Security Experts:

Don't Forget to Manage Supply Chain Risk

Performing a Vendor Risk Management Process as Part of Normal Business Operations is an Important Step in Securing the Supply Chain

Adobe recently warned customers that attackers had illegally accessed source code for several of its products. This is only one of many examples, in which hackers are mounting targeted attacks against an organization’s supply chain. As companies improved their defenses against direct network attacks, hackers shifted their focus to the weakest link by exploiting the supply chain to gain “backdoor” access to IT systems. As a result, enterprises need to monitor and manage IT security risks downstream in the supply chain.

One of the most damaging and memorable supply chain attacks to date remains the RSA SecureID token breach. Using stolen data about the company’s SecurID authentication system, criminals were able to compromise RSA customers including Lockheed Martin that rely on SecureID tokens to protect their most sensitive data and networks. In another example, 300,000 Verizon customer records were posted on the Internet. A forensic investigation later revealed that none of Verizon’s systems were breached, but that the data had been stolen from a third-party marketing firm that was part of the company’s supply chain.

Supply Chain Cyber SecurityPreventing supplier vulnerabilities from placing your organization at risk is difficult. It encompasses performing risk assessments associated with information sharing, threats related to unsanctioned services and technologies used in daily business operations (e.g., social media platforms, productivity tools such as Evernote), and application vulnerabilities.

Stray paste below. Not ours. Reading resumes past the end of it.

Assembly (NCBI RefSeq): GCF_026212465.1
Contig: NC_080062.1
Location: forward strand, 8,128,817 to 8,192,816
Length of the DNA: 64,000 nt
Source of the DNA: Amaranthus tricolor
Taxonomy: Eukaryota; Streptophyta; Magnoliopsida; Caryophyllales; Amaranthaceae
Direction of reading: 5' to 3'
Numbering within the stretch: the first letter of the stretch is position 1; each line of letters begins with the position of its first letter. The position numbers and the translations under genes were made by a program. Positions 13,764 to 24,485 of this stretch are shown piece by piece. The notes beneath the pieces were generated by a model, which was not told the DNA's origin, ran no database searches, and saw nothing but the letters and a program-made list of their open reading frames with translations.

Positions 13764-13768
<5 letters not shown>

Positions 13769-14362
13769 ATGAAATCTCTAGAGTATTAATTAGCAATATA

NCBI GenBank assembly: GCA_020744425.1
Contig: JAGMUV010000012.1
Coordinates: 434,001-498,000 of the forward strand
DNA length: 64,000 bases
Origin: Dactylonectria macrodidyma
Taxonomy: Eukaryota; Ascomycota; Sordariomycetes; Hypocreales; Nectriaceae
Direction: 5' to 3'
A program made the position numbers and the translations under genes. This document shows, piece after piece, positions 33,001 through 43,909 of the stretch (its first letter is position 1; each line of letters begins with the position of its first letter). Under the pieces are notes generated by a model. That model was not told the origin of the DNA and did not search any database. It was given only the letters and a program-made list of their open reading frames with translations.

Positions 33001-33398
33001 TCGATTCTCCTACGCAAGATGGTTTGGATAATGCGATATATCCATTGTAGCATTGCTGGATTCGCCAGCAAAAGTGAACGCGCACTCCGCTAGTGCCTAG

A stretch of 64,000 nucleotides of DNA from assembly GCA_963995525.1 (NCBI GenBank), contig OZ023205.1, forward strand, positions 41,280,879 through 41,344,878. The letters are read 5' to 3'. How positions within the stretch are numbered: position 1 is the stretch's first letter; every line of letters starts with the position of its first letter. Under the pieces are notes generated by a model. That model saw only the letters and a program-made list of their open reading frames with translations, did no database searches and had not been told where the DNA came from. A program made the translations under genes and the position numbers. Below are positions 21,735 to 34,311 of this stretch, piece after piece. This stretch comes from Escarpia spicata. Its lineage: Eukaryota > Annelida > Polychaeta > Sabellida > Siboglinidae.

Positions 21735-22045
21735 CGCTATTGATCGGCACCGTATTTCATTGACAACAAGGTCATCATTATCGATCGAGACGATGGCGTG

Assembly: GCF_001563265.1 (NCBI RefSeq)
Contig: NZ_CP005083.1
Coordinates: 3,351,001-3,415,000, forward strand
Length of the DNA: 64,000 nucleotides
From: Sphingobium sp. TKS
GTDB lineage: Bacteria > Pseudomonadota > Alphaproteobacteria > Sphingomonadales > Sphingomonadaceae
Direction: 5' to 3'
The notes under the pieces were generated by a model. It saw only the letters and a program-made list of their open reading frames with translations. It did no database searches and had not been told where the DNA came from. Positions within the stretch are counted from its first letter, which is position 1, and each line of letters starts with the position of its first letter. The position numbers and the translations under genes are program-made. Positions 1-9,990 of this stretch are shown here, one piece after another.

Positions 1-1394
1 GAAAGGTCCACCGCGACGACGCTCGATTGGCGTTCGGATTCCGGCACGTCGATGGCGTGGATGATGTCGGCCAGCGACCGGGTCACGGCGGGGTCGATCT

When it comes to sharing information with suppliers and the management of associated risks, a recently released report by the Information Security Forum (ISF), an international association that focuses on cyber security issues and information risk management, notes that while “sharing information with suppliers is essential for the supply chain to function, it also creates risks.” Furthermore, the report reveals that “of all the supply chain risks, information [sharing] risk is the least well managed." In fact, when it comes to assessing information sharing risk, most organizations focus only on a small subset of their suppliers, typically based on contract size.

This practice is clearly outdated, considering the fact that cyber criminals are using the supply chain to access data from large, well-protected global organizations they wouldn’t otherwise be able to compromise. In response, organizations need to extend their practice of conducting regular risk assessments to include all of their suppliers, and - if possible – even supplier’s suppliers. Performing vendor risk assessments has become a very popular practice over the past 12 months. While gathering data about a supplier’s business and information security practices provides some peace of mind, it doesn't guarantee a higher level of security, especially if a vendor stretches the truth a bit.